Small Isn’t Invisible

Introduction

It’s been a long month. In February, we battled two ransomware attacks. One client was attacked by Cryptolocker; the other by a new ransomware variant called Locky. We also saw a rash of other malware infections that were no less concerning due to the potential damage they can cause. In all cases, SPAM was the launching point for the attacks.

Trustwaves’s 2015 Global Security Report found that 60% of all inbound email is SPAM.

The “I’m too small” syndrome is a myth

When we speak to business owners about security we almost always get responses like: “I’m too small for hackers to even know about” or “I don’t have anything they would want”. They’re wrong in both cases and it is this very attitude that draws cyber-criminals to attack small businesses in the first place.

First, criminals do know that you exist, even if you are a one-person business. In addition to their masterful internet-searching skills, they come across small company and personal profiles like yours during hacks of institution and Government databases. Afterwards, millions of these records are sold on criminal underground forums where they fetch a good price for obvious reasons.

SecurityWeek reported that in 2015, over 707 million data records were compromised.

 Second, even one-person businesses keep client information and charge for their services via credit cards while many store this valuable data on their PCs without adequate security.

Third, criminals know that predominantly, small businesses do not take security seriously and therefore their systems are easier to penetrate, often times going undetected for weeks and even months.

I can’t count the number of times we see small businesses using free versions of anti-virus software rather than business-class AV protection, operating without adequate backup systems and not taking basic security precautions—putting their confidential information and those of their clients at risk.

Criminals send millions of SPAM emails every day, infecting thousands by tricking users into:

  1. Clicking infected links and downloading malware directly or getting redirected to infected sites.
  2. Opening infected attachments where macros inject malware onto their systems.

 A real-life example

In one of the attacks mentioned in the beginning of this article, an employee clicked on an infected link or attachment in a SPAM email at the end of the workday. After doing so, nothing appeared to be happening so the employee concluded that it was nothing to worry about and went home for the evening.

Unfortunately for this small company, a lot was happening behind the scenes. Locky, one of the newest variants of ransomware, quietly worked in the background, opening and encrypting files, including those on shared server drives. By the time the attack was discovered the next morning, the workstation and server files were encrypted, effectively shutting down the entire network.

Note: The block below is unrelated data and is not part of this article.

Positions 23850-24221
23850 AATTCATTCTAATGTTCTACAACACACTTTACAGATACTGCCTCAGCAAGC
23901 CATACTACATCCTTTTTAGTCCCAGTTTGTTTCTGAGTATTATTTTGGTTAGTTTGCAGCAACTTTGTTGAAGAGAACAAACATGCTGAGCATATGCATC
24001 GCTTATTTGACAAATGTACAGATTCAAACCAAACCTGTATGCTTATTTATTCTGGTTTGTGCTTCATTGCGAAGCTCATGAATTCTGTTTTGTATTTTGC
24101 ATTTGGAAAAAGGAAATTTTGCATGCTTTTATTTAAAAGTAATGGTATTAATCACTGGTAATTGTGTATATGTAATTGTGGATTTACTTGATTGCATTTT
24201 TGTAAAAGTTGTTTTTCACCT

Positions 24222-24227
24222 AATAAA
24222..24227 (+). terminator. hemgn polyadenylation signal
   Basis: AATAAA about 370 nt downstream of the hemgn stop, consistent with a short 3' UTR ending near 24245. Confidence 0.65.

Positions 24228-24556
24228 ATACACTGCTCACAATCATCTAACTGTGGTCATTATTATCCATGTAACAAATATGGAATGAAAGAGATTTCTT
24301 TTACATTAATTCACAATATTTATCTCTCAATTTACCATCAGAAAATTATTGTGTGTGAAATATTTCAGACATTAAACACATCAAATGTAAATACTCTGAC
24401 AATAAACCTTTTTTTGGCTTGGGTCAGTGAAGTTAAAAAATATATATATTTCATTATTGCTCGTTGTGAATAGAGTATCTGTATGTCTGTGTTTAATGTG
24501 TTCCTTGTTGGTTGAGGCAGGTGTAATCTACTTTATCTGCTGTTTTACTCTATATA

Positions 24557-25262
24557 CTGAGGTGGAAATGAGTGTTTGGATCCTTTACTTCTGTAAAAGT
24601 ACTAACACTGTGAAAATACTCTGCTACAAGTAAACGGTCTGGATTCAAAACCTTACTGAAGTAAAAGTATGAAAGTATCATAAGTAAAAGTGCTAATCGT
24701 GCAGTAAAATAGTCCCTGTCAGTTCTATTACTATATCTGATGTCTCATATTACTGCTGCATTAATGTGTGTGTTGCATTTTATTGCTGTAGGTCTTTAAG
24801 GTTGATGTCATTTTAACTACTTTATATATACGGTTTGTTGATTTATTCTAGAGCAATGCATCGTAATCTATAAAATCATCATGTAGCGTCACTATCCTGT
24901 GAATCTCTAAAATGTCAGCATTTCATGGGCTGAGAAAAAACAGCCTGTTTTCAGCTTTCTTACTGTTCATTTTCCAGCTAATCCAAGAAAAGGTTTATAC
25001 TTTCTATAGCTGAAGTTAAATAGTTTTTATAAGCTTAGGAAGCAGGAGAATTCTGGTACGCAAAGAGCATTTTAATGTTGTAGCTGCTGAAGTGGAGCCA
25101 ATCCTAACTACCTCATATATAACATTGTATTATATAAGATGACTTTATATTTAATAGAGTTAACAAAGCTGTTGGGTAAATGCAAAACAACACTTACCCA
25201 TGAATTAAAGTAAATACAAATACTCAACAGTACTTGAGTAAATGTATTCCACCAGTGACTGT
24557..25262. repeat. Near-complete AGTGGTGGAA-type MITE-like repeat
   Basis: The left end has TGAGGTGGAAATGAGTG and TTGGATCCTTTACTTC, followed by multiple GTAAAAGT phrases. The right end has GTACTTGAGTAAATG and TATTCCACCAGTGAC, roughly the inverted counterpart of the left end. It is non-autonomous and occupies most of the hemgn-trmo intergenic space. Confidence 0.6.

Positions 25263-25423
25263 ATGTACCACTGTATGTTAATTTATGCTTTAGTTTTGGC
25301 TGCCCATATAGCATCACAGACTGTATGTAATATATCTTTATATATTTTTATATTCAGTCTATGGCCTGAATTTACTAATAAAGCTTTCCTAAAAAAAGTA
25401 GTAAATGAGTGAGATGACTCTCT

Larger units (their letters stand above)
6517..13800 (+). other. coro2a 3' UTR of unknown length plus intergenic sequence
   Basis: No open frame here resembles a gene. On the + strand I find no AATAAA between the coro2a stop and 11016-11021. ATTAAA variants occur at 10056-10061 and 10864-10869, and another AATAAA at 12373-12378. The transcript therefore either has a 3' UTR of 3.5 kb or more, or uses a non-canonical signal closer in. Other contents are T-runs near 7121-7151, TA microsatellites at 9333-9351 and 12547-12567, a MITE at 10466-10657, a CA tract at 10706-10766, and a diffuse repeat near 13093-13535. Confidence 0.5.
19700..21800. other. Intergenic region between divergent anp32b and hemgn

Fortunately, they are a client of XSolutions and had recent, viable backups. We restored critical processes first, then scheduled restores according to importance. It was a two-day battle, requiring lots of resources to get them back up and running before the attack could severely impact them.

This company was very lucky. Others have been down for days and even weeks in similar situations. In a recent case, a small manufacturing company was forced to pay the ransom because their backups were corrupted and they had no way of retrieving their data. They were down for days—unacceptable by today’s standards.

7 Immediate steps small businesses should take

  1. Get the best backup system you can afford, matched to your tolerance for downtime. If your business network can be down for days to weeks without negatively impacting your bottom line, then a good data backup system may be all you need. But, if you cannot afford long network outages, a Hybrid-cloud Business Continuity solution is the way to go.
  2. Make sure all workstations are protected by business-class anti-virus protection. Keep them updated and run them often.
  3. Keep all Operating Systems and third party software patched to close known vulnerabilities.
  4. Use unique, strong passwords for each application. NEVER use the same one for multiple programs or share passwords among employees and other parties.
  5. Don’t set your browser to remember logins and passwords. Use a Password Manager with a super-strong password, and make sure it is set to log out after a short period of inactivity.
  6. Employ a strong anti-SPAM filter to reduce the number of bogus emails. XSolutions’ anti-SPAM solution can eliminate up to 95% of SPAM from getting through. Less SPAM reduces your chances of getting infected.
  7. Educate yourself and your employees on basic online security. Read our blog and follow us on LinkedIn to stay abreast of the latest criminal exploits, scams and hacks.

Conclusion

Small businesses can no longer afford to think that “they’re flying under the radar” of today’s hackers —you’re not. They know who you are and are planning at this very minute to penetrate your defenses and steal information or take your money. There is much you can do, so don’t become a statistic. Start protecting your company now.

 

Joseph Imperato Sr. is the Managing Partner for XSolutions Consulting Services, a Managed Services Provider (MSP) delivering Computer Support, Business Continuity, Cloud Services, and IT Consulting to New York, New Jersey, and Connecticut businesses. Call us at (845) 362-9675 and see how we can help your company.